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M. Tullius Cicero, Orations, for his house, Plancius, Sextius, Coelius, Milo, Ligarius, etc. (ed. C. D. Yonge) 20 0 Browse Search
C. Julius Caesar, Gallic War 18 0 Browse Search
Apollodorus, Library and Epitome (ed. Sir James George Frazer) 18 0 Browse Search
M. Tullius Cicero, Orations, Three orations on the Agrarian law, the four against Catiline, the orations for Rabirius, Murena, Sylla, Archias, Flaccus, Scaurus, etc. (ed. C. D. Yonge) 14 0 Browse Search
Appian, The Civil Wars (ed. Horace White) 14 0 Browse Search
Flavius Josephus, The Wars of the Jews (ed. William Whiston, A.M.) 14 0 Browse Search
M. Tullius Cicero, Orations, for his house, Plancius, Sextius, Coelius, Milo, Ligarius, etc. (ed. C. D. Yonge) 12 0 Browse Search
Flavius Josephus, The Life of Flavius Josephus (ed. William Whiston, A.M.) 12 0 Browse Search
M. Tullius Cicero, Orations, Three orations on the Agrarian law, the four against Catiline, the orations for Rabirius, Murena, Sylla, Archias, Flaccus, Scaurus, etc. (ed. C. D. Yonge) 12 0 Browse Search
M. Tullius Cicero, Orations, for his house, Plancius, Sextius, Coelius, Milo, Ligarius, etc. (ed. C. D. Yonge) 12 0 Browse Search
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M. Tullius Cicero, For Plancius (ed. C. D. Yonge), chapter 29 (search)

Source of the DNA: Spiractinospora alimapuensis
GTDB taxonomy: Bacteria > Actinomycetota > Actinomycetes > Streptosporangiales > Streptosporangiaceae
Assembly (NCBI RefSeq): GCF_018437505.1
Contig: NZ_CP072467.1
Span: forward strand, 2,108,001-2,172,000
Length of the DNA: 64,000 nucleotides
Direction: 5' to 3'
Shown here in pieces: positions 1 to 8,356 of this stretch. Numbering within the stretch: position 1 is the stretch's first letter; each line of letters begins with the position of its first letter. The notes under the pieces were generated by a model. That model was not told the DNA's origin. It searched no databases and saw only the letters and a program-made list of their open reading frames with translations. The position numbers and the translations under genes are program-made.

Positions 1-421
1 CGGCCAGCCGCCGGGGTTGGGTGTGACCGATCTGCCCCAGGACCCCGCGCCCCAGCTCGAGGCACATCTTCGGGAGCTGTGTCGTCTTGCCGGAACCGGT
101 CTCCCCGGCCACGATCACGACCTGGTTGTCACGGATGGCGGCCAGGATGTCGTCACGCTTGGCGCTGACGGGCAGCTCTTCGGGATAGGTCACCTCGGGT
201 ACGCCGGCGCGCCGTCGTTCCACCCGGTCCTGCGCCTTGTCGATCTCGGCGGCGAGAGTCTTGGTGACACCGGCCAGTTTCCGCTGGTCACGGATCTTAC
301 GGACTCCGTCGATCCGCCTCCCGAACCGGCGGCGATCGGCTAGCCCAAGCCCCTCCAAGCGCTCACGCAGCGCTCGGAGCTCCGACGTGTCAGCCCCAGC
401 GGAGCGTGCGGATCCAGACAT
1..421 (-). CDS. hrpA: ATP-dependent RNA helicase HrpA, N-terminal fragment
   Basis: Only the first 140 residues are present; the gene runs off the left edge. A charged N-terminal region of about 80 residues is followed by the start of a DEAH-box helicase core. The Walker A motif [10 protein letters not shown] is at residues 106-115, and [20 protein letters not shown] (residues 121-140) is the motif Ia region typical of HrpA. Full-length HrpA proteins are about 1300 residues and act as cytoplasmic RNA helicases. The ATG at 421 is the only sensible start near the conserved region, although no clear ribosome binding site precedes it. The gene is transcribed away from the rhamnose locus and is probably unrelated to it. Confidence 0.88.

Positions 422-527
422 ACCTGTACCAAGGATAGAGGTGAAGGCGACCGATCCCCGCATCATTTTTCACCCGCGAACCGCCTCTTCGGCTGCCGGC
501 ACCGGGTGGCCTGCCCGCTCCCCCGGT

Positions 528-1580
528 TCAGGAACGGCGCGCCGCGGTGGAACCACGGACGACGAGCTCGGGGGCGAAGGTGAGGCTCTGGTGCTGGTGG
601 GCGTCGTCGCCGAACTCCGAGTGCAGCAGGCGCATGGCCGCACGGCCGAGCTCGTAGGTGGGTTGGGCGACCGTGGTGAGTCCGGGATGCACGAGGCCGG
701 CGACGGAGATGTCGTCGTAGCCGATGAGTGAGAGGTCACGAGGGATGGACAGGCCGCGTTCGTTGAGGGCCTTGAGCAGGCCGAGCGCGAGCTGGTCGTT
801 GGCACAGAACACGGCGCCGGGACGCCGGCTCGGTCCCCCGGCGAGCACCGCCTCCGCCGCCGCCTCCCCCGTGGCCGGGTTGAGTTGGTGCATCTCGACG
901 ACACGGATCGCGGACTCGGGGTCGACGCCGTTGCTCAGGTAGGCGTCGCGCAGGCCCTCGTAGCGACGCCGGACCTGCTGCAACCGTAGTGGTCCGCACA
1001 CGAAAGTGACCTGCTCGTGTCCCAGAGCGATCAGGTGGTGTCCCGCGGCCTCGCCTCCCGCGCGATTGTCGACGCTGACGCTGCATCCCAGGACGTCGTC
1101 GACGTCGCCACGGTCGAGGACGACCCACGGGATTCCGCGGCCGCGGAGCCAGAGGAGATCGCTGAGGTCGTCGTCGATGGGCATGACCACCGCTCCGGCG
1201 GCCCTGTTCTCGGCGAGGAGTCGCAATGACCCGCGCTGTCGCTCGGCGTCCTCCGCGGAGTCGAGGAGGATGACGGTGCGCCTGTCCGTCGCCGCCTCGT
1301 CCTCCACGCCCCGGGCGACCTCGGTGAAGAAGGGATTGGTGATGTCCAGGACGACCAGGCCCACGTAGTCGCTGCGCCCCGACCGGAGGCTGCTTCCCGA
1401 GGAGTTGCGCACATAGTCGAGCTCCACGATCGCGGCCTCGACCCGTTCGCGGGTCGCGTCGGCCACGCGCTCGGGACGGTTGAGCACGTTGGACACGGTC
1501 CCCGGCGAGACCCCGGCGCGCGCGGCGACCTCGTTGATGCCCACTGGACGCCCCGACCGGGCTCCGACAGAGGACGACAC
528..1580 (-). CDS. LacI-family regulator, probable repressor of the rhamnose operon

Quintus Calidius was standing, addressed supplications to the Roman people, and did not hesitate—though he was consul at the time, and a man of the very highest rank—to call him his patron and the patron of his most noble family. And now I ask of you whether you think that, if Calidius had been on his trial, Metellus Pius, if he had been able to be at Rome, or his father, if he had been alive, would have done for him what I am doing on the trial of Cnaeus Plancius? I wish, indeed, that the misfortune of Opimius could be eradicated from men's memories. But it is to be considered as a wound inflicted on the republic, as a disgrace to this empire, as the infamy of the Roman people, and not as a judicial verdict. For what more ter
M. Tullius Cicero, Against Vatinius (ed. C. D. Yonge), chapter 3 (search)
most ignorant of the character of solid glory and real dignity, could possibly happen better for me? What could be more desirable as regards the immortality of my glory and the everlasting recollection of my name, than for all my fellow citizens to be of this opinion,—that the safety of the state was indissolubly bound up with my individual safety? But I will send you back the arrow which you aimed at me. For as you said that I was dear to the senate and people of Rome not so much for my own sake as for that of the republic, so I say that you, although you are a man of scandalous character, disgraced by every sort of foulness and infamy, still are detested by the city, not so much on your own account as for the sake of the republic
M. Tullius Cicero, On his House (ed. C. D. Yonge), chapter 30 (search)